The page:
|Summary: Where will the investment winds be most favourable over the coming cycle? While many yachtsmen are angling their sails towards the United States, a veteran chief investment officer and former Olympic sailing contender is turning towards emerging markets, particularly Mexico and China.|
|Key take-out: Harold Pitcairn is recommending that 22% of a portfolio be parked in non-US equities, and a well-researched 20% stake in multi-strategy hedge funds.|
|Key beneficiaries: General investors. Category: Portfolio construction.|
Harold F. “Rick” Pitcairn II, 53, the chief investment officer of the Pitcairn multifamily office in Jenkintown, Pennsylvania, viscerally understands the competitive advantage that wealthy families have in the marketplace—they are among the few players that can genuinely invest for the long term. That understanding has allowed him to be a contrarian of a rather profound sort.
In early 2009, Pitcairn became the firm’s chief investment officer and immediately began urging clients to buy US equities. It was the darkest days of the financial crisis. The weakness of a lot of wealthy investors intent on preserving their capital, he says, is that they buy and sell too late, piling into a rising market well after a bull run has started and then selling well after the bull has been felled. The opera-loving Texas scion of the 19th century Pennsylvania family that made a fortune in glass, colourfully drawls, “I’ve always been convinced that the five- to seven-year investment cycle is longer than the emotional psyche of investors.”
What emotion doesn’t distort, politics does. “Last fall,” he notes, “my friends on the right felt compelled to reposition their investments because they were sure the country was going down the tubes after the election. Subsequently, many missed the November-December rally.” In early 2013, his friends on the left, upset by the sequestration and convinced austerity would kill the rally, took the action they thought appropriate. “They, too, made the wrong call.” His advice: “Don’t let your politics overly influence your portfolio decisions.”
The Pitcairn multifamily office, founded in 1923, is an advice-only shop with 100 clients and $3 billion in assets under advisement. While assets have fallen 20% this past year, that is attributed primarily to one major client who died; the surviving family members decided to split up and go their separate ways.
It’s a generational change also happening inside the firm. Many long-term Pitcairn employees, including former CEO Dirk Jungé, have retired or shifted roles during the past 12 months, as the new CEO, Leslie Voth, promotes younger staff and brings in iPads and 21st century techniques, all in the hopes of attracting a younger clientele.
Don’t let these disrupting generational shifts underway in the backroom blind you to the firm’s front-room smarts. While Pitcairn won’t reveal his cards completely, he does tell us, “Our one-year and four-year annual return measures are in the mid-teens and high-teens, respectively, and comfortably exceeded their benchmarks.” In June, the Family Office Review recognised his wise calls throughout the Great Recession and named him its Chief Investment Officer of the Year.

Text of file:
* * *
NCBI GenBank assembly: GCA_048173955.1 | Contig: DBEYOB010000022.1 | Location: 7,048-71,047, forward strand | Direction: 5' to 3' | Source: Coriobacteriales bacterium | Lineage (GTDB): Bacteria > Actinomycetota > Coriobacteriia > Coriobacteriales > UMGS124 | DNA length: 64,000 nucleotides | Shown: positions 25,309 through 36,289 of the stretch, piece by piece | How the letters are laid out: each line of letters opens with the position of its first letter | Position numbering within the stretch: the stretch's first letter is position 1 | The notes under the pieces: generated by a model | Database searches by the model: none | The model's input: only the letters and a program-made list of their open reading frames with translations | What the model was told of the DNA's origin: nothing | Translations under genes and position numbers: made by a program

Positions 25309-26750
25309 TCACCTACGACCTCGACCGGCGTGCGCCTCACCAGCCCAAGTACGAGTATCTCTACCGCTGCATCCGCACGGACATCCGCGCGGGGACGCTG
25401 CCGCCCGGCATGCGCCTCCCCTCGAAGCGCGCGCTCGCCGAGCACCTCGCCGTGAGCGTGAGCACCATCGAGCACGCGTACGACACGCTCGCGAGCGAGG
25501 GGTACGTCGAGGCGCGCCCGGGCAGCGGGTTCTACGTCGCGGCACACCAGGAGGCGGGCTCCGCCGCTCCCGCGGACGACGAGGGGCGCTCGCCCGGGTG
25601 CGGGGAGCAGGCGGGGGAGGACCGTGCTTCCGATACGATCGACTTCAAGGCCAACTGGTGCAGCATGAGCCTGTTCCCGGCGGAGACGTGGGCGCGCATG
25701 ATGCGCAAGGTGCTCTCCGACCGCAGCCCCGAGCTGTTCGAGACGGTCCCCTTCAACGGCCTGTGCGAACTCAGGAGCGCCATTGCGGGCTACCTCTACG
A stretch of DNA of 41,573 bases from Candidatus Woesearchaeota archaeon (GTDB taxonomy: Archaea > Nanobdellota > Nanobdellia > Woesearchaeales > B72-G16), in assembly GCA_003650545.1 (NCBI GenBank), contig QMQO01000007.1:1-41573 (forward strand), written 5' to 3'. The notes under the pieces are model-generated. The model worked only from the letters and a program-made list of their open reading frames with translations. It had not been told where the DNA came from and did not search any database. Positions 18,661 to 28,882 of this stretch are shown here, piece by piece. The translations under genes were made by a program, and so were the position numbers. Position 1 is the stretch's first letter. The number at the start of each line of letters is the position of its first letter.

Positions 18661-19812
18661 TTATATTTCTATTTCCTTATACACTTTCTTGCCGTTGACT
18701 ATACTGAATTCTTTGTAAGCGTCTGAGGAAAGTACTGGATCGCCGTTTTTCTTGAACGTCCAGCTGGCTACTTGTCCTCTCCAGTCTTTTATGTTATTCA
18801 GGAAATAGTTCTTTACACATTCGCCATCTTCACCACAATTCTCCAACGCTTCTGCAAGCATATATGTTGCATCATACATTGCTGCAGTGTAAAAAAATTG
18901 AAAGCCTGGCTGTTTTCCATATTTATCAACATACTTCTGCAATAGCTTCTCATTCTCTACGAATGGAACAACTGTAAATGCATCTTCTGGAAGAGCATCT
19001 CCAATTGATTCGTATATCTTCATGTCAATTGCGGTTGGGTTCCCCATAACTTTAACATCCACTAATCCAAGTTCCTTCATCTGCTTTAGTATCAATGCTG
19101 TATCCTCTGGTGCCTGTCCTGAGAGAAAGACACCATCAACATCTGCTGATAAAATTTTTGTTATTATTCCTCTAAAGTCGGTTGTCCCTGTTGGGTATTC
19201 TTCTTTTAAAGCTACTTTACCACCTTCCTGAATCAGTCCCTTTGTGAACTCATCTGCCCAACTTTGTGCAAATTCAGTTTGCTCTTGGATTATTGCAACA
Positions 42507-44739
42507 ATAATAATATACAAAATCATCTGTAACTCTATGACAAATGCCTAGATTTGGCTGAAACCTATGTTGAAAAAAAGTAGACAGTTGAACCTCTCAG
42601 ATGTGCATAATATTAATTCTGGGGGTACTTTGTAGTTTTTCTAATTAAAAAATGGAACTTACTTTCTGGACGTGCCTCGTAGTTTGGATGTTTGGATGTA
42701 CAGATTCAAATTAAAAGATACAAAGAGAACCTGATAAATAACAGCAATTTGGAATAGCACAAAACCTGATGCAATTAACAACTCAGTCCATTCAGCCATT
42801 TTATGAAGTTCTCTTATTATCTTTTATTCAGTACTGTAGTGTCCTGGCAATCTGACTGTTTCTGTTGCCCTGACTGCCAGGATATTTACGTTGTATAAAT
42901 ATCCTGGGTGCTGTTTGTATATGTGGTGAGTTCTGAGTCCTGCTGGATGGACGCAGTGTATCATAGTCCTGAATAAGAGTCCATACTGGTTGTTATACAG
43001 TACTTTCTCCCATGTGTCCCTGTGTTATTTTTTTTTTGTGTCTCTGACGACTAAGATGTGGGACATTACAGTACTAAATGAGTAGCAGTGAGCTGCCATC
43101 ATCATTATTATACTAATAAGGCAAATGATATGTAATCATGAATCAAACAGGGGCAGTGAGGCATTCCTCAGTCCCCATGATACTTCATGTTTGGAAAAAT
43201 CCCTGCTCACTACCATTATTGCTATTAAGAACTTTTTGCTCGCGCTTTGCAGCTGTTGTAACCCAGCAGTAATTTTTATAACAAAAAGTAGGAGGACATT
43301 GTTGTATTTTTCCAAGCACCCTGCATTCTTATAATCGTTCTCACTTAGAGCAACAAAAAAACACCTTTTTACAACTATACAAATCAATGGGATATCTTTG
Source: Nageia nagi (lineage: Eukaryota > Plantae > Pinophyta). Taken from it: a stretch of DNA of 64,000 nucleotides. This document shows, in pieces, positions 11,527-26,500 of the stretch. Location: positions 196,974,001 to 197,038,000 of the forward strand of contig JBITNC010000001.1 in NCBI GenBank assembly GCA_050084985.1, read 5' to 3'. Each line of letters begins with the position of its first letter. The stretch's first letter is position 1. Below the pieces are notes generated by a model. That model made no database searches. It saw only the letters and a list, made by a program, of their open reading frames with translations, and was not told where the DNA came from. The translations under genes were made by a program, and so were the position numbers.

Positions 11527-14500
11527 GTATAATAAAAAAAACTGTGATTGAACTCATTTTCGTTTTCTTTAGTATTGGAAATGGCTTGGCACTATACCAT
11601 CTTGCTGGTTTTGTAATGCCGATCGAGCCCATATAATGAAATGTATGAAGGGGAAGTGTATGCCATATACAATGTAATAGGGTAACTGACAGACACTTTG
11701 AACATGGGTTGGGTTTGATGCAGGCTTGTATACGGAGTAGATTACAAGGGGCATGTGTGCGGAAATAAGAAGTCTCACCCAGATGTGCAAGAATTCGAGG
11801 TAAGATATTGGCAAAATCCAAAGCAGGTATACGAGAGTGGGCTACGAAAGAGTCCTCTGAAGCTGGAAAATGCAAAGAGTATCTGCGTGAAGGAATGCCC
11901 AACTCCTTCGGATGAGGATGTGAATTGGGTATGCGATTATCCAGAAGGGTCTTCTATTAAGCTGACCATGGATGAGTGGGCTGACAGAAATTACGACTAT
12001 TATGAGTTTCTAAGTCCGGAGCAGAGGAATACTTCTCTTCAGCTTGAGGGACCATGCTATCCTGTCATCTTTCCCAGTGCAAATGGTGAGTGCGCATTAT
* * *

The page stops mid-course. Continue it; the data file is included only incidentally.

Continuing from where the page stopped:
So we took him to lunch, and asked, What should long-term investors be buying? “Things don’t look so wonderful in emerging markets right this second,” he says, noting that the drubbing is coming from a strengthening US dollar, falling commodity prices, and the improving fortunes of developed markets. While “everyone is now saying, ‘Buy US equities,’” Pitcairn is “more interested in the single-digit price/earnings of emerging-market stocks.” These countries are going to come back. “The advisors who are able to guide their clients through that process are going to do very well,” he says. Specifically, Pitcairn is recommending that 22% of a portfolio be parked in non-US equities; Mexico and China offer the most promise in the current landscape.
Pitcairn also recommends a well-researched 20% stake in multi-strategy hedge funds, which he views as good portfolio ballasts and hedges against any future rises in interest rates. That, and the fact that hedge fund managers are again going long equities. Back in 2011, he says, the long/short hedge fund managers were mirroring the defensive crouch of retail investors, and he claims this new attitude “should lead us to stronger returns in alternatives over the next few years.”
Last December, Pitcairn, a former Olympic sailing contender, told his clients that investing in the US was like racing sailboats in a light breeze. He recalled how he once struggled to maintain momentum in a race, until he noticed the direction of the feeble wind had imperceptibly changed. Pitcairn angled his sail accordingly and won.
The wind has changed; the S&P 500 is up 155% since its March 2009 low. Despite the richer valuations, he still thinks the US bull market is “in the second or third inning, rather than in the eighth or ninth.” Pitcairn says he will look for an exit strategy when the market hits a multiple of 18 forward earnings, a 30% upside from the current multiple of 14.
If he is as good reading a bear market as he is a bull market, Pitcairn will be out the door before others see it is time to bail.
This article was first published in Barron’s, and is reproduced with permission.